One of my other favorites was Mastermind.
I was terrified to play Mastermind at first. In the back of my head it was forbidden, reserved only for adults because it unlocked secret psychoses and taught you about the power of temptation when faced with brutal truth and brains, like a right of passage or an emotional ordeal venturing into the depths of chaos - and not an intangible realm of chaos but the chaos within myself, I would be confronted with my most tumultuous fears that would RIP ME THE FUCK APART and then the overlords will watch, silently, as I struggled to puzzle myself back together.
Eventually, after a few years of being terrified of this game, which sat in an
cabinet along with Life, Candyland, and Don't Break The Ice, I would
take out the mangled box and hypnotically stare at the cover before shamefully
jamming it back into the pile of games. How could I ever defeat this villain if I never accepted his challenge? Also, does he have polio?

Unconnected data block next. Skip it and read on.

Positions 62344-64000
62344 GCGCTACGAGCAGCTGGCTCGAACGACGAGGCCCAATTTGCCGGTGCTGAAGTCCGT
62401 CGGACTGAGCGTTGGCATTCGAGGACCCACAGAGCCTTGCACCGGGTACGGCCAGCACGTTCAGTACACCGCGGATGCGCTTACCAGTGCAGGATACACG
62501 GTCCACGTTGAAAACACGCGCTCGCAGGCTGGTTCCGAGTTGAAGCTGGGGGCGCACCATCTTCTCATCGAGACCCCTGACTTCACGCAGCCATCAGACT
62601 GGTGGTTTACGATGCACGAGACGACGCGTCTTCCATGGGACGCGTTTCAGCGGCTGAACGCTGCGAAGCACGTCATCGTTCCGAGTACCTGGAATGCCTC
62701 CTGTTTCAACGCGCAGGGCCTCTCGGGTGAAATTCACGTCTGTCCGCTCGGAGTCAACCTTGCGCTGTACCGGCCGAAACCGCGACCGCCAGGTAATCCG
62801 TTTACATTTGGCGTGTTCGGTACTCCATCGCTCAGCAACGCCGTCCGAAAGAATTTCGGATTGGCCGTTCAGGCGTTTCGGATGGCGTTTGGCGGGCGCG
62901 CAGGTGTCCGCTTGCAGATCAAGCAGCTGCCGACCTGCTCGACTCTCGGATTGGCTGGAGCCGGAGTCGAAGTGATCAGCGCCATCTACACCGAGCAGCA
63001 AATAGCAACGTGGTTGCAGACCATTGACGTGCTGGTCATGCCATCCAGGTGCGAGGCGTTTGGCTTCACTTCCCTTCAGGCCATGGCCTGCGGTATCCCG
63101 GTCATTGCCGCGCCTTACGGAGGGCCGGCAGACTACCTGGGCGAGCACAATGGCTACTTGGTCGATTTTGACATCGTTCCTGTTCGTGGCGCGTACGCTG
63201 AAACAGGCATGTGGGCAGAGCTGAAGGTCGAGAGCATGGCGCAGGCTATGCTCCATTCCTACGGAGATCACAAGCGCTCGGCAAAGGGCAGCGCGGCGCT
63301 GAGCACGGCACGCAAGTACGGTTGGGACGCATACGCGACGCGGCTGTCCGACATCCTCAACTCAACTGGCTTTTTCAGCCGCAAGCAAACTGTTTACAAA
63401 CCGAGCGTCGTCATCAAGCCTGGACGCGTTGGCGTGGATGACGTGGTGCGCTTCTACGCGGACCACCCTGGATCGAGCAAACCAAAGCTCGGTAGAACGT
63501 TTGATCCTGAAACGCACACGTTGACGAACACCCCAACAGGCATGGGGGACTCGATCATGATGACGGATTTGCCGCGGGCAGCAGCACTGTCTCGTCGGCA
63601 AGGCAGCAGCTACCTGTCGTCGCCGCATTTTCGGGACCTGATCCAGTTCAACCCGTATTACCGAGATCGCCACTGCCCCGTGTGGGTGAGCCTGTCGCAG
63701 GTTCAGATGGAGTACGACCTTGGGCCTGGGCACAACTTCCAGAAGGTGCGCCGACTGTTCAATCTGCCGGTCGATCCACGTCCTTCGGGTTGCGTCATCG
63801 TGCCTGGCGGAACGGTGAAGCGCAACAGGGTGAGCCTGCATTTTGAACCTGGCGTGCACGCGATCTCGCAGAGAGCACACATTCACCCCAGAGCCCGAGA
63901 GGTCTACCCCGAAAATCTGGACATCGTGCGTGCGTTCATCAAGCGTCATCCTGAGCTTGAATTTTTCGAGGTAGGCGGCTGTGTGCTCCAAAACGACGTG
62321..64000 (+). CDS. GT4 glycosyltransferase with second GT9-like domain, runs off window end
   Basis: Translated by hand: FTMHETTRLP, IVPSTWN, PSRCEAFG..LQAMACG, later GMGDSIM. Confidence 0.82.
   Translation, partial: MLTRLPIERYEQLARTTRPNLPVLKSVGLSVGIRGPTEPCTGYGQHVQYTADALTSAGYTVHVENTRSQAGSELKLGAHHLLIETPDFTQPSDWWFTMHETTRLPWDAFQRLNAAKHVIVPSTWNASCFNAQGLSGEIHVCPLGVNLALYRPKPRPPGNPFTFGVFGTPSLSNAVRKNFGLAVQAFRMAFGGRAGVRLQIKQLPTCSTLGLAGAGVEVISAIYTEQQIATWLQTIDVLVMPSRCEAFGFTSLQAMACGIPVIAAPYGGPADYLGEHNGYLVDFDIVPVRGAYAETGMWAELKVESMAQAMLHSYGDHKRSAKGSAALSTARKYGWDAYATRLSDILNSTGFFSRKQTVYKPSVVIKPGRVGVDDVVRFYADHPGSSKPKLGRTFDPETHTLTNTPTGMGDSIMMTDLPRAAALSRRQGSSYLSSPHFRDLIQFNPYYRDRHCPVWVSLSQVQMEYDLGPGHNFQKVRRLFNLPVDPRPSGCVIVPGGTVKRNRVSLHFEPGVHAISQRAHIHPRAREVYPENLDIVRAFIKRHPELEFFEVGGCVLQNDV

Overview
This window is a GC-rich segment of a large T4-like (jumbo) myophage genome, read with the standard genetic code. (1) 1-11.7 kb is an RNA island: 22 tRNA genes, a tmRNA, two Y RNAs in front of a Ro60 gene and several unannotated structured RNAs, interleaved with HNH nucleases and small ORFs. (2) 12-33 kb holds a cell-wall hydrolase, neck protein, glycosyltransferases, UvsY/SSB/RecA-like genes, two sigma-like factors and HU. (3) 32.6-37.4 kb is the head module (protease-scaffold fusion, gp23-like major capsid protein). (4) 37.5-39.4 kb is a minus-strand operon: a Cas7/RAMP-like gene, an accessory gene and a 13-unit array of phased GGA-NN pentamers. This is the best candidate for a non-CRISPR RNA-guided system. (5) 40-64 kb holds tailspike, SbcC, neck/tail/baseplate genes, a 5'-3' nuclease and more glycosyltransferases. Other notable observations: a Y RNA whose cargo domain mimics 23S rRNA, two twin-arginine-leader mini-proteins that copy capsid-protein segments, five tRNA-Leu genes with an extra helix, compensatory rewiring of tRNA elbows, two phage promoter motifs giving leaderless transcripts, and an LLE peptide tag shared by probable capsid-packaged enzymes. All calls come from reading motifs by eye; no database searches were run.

This went on from the ages of 5 to 8. I really let this game psych me out.
Then one day I asked my parents if I could play Mastermind and they argued over who should teach me, I remember, and my mom won out in the end. We started playing constantly, and I remember thinking that I was so silly for assuming so much about a game based on the cover of the box.
Here's something fucked up that I just realized, just now, because I tried to find a copy on Amazon, and I thought, "I want an old school one, with the ambiguously-evil Professor White Guy and His Indian Mistress."
Where did I learn that?
My parents definitely never taught me that. They never said I wasn't
allowed to play, they never told me to leave it alone, I just took one
look at the cover and was like, "That guy and his young racially
different girlfriend are going to make me feel terrible about my brain."
They all feature a white Bond villain in a position of power, backed by his racially-diverse feminine counterpart, who is purposely lounging with curvy mystique, casually lining the contours of her body with a graceful arm, her other arm resting behind the Master himself...